Make new friends by volunteering in your church’s nursery. In addition to meeting young men and women, you may have the chance to connect with fellow seniors. Increase your chances of meeting older adults by volunteering during times when seniors frequent the church, such as early-morning yoga classes or midday Bible studies. If your church doesn’t offer childcare during these times, talk to the youth group leader or pastor. The church might be willing to open the nursery during the day if enough parents and volunteers are interested.

Remain Mobile

It’s no secret that aches and pains often plague the elderly, but that’s not an excuse to eliminate physical activity. Volunteering in a nursery helps you remain mobile, especially since you’ll probably end up chasing after energetic kiddos as they play.

It’s important to remain active as a senior. Seniors who are rarely mobile spend more time visiting medical professionals than active seniors, and they’re also more likely to need prescription drugs.

Just be careful not to overdo it while you’re playing with the kids. If you have a bad back, don’t offer to give piggyback rides. If your knees ache, be careful not to kneel on the floor for extended periods of time. Talk to your doctor about your volunteer work for specific recommendations.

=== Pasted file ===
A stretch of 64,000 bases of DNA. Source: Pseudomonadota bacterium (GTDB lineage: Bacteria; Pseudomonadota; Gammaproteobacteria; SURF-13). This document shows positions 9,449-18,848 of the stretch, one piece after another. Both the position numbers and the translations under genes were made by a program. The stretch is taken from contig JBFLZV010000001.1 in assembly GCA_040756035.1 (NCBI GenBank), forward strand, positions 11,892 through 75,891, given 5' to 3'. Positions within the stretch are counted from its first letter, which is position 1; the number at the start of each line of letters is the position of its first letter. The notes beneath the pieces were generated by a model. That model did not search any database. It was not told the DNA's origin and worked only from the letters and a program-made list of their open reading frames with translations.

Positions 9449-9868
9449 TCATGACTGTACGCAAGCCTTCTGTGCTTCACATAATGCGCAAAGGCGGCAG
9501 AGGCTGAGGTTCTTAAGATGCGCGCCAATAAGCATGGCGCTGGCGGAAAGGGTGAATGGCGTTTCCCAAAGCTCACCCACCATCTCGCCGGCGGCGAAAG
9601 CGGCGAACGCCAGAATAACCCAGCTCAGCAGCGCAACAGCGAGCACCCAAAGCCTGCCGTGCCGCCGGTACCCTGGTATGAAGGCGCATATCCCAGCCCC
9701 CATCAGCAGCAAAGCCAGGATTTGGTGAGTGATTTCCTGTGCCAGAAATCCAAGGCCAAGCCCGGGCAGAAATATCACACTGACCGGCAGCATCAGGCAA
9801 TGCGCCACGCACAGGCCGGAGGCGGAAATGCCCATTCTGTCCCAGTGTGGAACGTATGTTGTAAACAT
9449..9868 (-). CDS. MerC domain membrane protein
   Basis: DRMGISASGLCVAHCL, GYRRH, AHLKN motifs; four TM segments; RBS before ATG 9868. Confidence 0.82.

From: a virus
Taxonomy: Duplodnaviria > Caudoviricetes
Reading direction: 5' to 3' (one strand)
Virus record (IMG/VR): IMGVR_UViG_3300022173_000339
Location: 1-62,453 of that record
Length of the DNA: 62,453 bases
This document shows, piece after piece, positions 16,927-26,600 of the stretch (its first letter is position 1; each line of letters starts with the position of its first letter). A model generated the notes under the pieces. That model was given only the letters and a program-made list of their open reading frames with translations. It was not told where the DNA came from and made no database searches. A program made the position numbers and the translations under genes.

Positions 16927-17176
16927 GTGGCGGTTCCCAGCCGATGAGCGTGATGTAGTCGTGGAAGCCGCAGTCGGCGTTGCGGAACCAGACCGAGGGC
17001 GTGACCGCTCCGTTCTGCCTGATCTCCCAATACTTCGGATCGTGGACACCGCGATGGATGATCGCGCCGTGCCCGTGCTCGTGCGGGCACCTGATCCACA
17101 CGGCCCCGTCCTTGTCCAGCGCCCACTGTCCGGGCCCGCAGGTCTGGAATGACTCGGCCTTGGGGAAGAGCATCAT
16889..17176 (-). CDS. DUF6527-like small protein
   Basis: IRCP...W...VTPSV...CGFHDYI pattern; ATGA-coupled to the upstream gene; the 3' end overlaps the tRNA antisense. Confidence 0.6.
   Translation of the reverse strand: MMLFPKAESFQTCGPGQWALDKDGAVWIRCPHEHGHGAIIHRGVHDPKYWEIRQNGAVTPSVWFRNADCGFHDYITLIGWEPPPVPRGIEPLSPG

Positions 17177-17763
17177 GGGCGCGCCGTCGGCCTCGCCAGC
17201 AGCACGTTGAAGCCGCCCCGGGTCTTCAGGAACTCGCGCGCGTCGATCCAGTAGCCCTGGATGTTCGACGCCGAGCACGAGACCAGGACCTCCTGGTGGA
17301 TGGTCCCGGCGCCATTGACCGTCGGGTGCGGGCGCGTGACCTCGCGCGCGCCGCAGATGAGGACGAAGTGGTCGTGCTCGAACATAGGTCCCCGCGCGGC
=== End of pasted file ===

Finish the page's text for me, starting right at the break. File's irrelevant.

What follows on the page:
Brighten the Lives of Children

Although many parents do the best they can to raise their kids, there are still children who feel unwanted or do not receive much attention from adults. Volunteering in a nursery with babies and toddlers can bring joy to your life, but it can also benefit the kids you work with.

You can strengthen or improve kids’ self-esteem by spending quality time with them at church. You can also act as a role model by showcasing appropriate behavior for little ones. If kids do not receive much attention at home, you can let them know they are loved by engaging in fun activities with them at church.

Improve Your Well-Being

Volunteering with children gives you a sense of purpose, which may help you feel healthier and happier (and less apt to turn to bad habits). Research shows a connection between volunteer work and a decreased rate of mortality. Simply put, you might live longer if you volunteer in your church’s nursery.

Spending time with children may require you to memorize songs and dances, and you might have to learn the rules for kid-friendly board games. It also requires creativity, as little ones may expect you to cook fake food in their play kitchen or pretend you’re a superhero. All of this can help keep you mentally active as you age.

Volunteering in a nursery is beneficial for children, but it can also have a positive impact on your life. Talk to a leader at your religious center to learn how you can make a difference in the lives of local children by committing to volunteer work.

Jason Lewis
Strongwell.org
Email Jason

Image Credit: Pixabay